Show simple item record

dc.contributor.advisorGómez Isa, Felipe
dc.contributor.authorGuzmán Torán, Juan José
dc.date.accessioned2020-10-30T14:49:02Z
dc.date.available2020-10-30T14:49:02Z
dc.date.issued2019
dc.identifier.urihttp://doi.org/20.500.11825/1827
dc.descriptionEMA - European Master's Programme in Human Rights and Democratisation, Global Campus of Human Rights Headquartersen_US
dc.descriptionGlobal Campus - Europe
dc.descriptionSecond semester University: University of Deusto, Bilbao.
dc.description.abstractIndigenous peoples from the Ecuadorian Amazon have historically been dispossessed from their cultural heritage and ancestral territories. In the past, these actions have been justified by the need for natural resources derived from indigenous lands. However, this has led to the destruction of natural and culturally significant environments, in addition to other human rights violations. This research will focus on contemporary efforts by Ecuador to protect its nature through the auspices of constitutional and legislative regimes. In 2008, the government of Rafael Correa incorporated the ‘rights of nature’ into the Ecuadorian constitution, which in essence gave nature legal personality. That is, nature became a subject of rights, to be protected despite human needs. In this context, the rights of nature protect it from its commodification, thus contributing toward the fulfilment of indigenous peoples’ rights in contexts of extractivism. This research explores the impact of this constitutional recognition, analysing how indigenous Amazonian communities legally and politically use the rights of nature. Concerning the legal uses, lawsuits filed by indigenous groups, in circumstances where the rights of nature were invoked, tended to fail. Despite the legal obstacles, the rights of nature have been progressively incorporated into resistanceorientated discourses/actions of Amazonian indigenous communities, becoming a robust political tool against the destruction of traditional territories. The findings of this research support the conclusion that the incorporation of the rights of nature – into the Ecuadorian legal system and in human rights discourse/practices of Amazonian indigenous communities – empowers Amazonian indigenous groups. Indigenous empowerment in this region has been found to comprise the ability to communicate in legal, political, epistemological and ontological spheres though resistance-based platforms. This form of engagement has been used as a vehicle to voice opposition to neocolonial practices as regards the exploitation of culturally significant natural environments and the destruction of indigenous ancestral lands.en_US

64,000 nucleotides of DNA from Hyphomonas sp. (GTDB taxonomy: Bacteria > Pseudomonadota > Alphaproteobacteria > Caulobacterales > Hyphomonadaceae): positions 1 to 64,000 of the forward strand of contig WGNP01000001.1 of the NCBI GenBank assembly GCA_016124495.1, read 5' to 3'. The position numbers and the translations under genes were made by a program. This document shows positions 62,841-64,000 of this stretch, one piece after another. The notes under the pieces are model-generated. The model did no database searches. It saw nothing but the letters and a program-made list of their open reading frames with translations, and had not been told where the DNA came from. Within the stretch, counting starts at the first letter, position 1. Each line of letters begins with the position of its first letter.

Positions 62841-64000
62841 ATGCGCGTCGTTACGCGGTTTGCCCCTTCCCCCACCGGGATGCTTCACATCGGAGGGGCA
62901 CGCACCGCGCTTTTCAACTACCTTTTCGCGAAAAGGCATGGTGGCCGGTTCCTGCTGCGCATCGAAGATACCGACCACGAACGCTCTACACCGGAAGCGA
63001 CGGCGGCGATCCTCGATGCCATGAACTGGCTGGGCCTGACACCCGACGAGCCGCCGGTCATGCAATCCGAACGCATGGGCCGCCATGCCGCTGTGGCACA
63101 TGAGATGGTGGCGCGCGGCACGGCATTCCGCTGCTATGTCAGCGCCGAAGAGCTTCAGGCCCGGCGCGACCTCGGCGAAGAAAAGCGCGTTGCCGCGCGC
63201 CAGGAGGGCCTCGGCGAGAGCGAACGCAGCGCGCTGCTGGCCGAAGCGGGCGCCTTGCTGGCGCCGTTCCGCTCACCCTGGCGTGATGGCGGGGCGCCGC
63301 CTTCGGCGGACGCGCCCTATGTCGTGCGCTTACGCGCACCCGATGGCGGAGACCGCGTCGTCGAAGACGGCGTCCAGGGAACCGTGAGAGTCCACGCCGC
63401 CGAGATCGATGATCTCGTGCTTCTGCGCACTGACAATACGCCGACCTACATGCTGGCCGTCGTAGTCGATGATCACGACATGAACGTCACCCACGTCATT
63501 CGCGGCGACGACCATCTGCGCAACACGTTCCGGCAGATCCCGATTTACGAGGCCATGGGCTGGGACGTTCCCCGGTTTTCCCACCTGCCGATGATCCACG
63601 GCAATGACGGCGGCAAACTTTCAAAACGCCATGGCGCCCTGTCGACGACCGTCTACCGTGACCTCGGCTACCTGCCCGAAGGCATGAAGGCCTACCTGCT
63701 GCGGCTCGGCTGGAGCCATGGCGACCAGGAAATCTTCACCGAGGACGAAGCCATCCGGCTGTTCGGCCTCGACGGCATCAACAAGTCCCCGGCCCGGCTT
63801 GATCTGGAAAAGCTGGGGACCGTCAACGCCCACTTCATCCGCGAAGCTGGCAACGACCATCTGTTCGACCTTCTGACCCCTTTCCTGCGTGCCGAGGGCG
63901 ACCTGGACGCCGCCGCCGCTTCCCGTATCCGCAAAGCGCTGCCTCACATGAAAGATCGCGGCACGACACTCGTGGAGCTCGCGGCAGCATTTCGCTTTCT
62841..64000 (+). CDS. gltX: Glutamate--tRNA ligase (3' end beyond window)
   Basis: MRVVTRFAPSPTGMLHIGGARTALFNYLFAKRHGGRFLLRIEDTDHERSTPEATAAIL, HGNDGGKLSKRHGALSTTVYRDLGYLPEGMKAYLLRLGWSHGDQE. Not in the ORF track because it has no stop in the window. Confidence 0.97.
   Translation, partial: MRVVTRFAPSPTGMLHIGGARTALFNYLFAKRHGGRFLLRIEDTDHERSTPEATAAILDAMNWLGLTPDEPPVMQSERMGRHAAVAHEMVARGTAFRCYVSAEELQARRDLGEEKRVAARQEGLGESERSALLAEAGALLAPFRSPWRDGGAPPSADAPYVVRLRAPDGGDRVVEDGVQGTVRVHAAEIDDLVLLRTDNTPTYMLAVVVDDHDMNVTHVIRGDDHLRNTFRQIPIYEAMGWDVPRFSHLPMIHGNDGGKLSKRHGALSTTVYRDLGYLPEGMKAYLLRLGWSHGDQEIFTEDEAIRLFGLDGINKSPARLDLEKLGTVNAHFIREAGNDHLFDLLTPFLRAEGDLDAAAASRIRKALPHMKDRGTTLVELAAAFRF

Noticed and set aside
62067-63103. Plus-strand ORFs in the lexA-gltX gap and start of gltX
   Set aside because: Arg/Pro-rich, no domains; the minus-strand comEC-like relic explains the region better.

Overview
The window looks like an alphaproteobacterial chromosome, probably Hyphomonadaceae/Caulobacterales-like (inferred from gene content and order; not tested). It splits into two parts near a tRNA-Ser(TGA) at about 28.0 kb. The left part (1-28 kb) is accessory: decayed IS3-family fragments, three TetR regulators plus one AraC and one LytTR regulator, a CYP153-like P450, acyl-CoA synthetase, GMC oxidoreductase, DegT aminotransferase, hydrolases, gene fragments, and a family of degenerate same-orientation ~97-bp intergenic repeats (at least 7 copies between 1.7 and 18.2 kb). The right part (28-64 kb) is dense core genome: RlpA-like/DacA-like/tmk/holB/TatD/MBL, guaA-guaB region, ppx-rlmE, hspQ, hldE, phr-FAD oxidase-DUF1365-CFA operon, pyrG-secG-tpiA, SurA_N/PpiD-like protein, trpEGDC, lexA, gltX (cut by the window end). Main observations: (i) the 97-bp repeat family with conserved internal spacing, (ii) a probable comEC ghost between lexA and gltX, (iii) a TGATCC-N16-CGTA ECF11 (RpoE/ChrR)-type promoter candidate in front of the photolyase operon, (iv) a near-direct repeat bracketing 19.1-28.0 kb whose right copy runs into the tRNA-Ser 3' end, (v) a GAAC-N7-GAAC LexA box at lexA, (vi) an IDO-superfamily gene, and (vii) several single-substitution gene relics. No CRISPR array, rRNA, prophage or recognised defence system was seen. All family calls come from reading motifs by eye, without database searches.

dc.language.isoenen_US
dc.publisherGlobal Campus of Human Rightsen_US
dc.relation.ispartofseriesGlobal Campus awarded theses 2018/2019;
dc.subjectindigenous peoplesen_US
dc.subjectEcuadoren_US
dc.subjectAmazonasen_US
dc.subjectnatural heritageen_US
dc.subjectcultural heritageen_US
dc.subjecthuman rights violationsen_US
dc.subjectpeoples rightsen_US
dc.subjectland tenureen_US
dc.subjectright to propertyen_US
dc.subjectenvironmenten_US
dc.titleWhen the forest screams. The rights of nature and indigenous rights as a mutually reinforcing resistance platform for the indigenous peoples of the Ecuadorian Amazonen_US
dc.typeThesisen_US


Files in this item

Thumbnail

This item appears in the following Collection(s)

Show simple item record